The Change at Shortstop

I think I might as well keep the theme of the changes on the field since my last post looked at the change at second base. For today, Brad Miller gets his first taste of major league baseball. It appears from the press conferences that Miller will immediately get placed in to start at shortstop. Given Miller’s production at Tacoma, I approve.

My forecast for Brendan Ryan was 2.45 runs created per game for the 2013 season. That is exceptionally low for a major league batter. For some reason, Seattle fans like to see great defensive players who cannot hit and then convince themselves they are saving many more runs than is realistic. For the season through 79 games, Ryan has collected 171 outs while batting and only creating 13.7 runs. That works out to 2.0 runs created per game. It seems the front office reached a point where even they could no longer accept that level of production.

So here comes Miller. If we place him at shortstop for practically the entire season, he will collect something close to what Ryan did while Ryan will collect something close to what Robert Andino did. Given what Miller did at AAA and adjusting that to a major league equivalent says he should produce at a rate of 5.35 runs created per game. Converting that number to games yields 36.5 runs created for the balance of the season. That would be more than everyone on the roster except Kyle Seager and Kendrys Morales have created so far.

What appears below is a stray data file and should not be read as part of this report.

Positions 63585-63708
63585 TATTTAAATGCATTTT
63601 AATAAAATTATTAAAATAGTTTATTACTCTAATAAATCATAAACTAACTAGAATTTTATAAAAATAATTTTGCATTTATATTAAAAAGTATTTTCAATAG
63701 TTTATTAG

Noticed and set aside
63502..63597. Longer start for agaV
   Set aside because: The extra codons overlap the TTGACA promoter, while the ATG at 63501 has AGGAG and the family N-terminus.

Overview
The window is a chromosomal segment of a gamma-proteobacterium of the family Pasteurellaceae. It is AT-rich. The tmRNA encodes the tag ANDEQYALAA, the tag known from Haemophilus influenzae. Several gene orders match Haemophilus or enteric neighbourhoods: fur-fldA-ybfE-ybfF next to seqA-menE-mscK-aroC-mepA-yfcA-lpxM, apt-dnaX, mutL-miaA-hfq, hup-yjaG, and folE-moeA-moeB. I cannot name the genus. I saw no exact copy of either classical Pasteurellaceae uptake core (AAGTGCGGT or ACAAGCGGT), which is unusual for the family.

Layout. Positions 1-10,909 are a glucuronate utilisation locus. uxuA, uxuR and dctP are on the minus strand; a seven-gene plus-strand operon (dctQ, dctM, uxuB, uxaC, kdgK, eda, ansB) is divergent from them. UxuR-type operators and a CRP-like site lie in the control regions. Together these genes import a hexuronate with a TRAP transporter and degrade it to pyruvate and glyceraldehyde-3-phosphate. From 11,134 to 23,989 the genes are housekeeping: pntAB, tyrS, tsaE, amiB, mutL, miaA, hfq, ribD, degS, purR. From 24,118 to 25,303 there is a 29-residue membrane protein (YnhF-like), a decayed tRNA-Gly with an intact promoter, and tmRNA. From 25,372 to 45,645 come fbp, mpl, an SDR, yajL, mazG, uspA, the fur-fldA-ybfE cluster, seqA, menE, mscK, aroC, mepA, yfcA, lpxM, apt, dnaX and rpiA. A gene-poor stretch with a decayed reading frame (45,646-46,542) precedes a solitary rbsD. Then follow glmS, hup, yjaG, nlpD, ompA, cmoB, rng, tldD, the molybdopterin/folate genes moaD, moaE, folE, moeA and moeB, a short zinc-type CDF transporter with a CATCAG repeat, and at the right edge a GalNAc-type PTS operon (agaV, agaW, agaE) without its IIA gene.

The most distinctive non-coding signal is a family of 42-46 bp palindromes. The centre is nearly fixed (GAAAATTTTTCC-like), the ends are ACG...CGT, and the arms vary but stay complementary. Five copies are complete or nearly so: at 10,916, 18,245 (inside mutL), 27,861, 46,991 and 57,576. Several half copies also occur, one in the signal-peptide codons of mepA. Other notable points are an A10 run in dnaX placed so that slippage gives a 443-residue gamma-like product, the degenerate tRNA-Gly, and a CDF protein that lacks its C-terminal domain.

Nick Franklin played his first game on May 27th. In that one month, he has created 17.1 runs, good enough for ninth on the Mariners’ 2013 roster. That is 3.5 runs created more than Brendan Ryan who has played nearly every day. I bring this up because Miller’s number suggest he should create just over 12 runs per month for the balance of the season. Franklin was a big boost over Dustin Ackley. Miller should be a similar big boost over Ryan. The team scored 619 runs in 2012. With this change, I am now projecting they will score 697 in 2013. They only have 283 so far. Can they really produce 400 runs in half a season? Whether or not they do will tell me quite a bit about my expectations, but it will tell everyone quite a bit about the teams’ expectations for 2014.


Author: dmcnic

Educated as an economist, I now work as an Analytical Professional for a manufacturing firm. I have have a second job as a part-time lecturer at the University of Washington in Bothell. While all baseball interests me, the Mariners are my home town team. Married with one dog.

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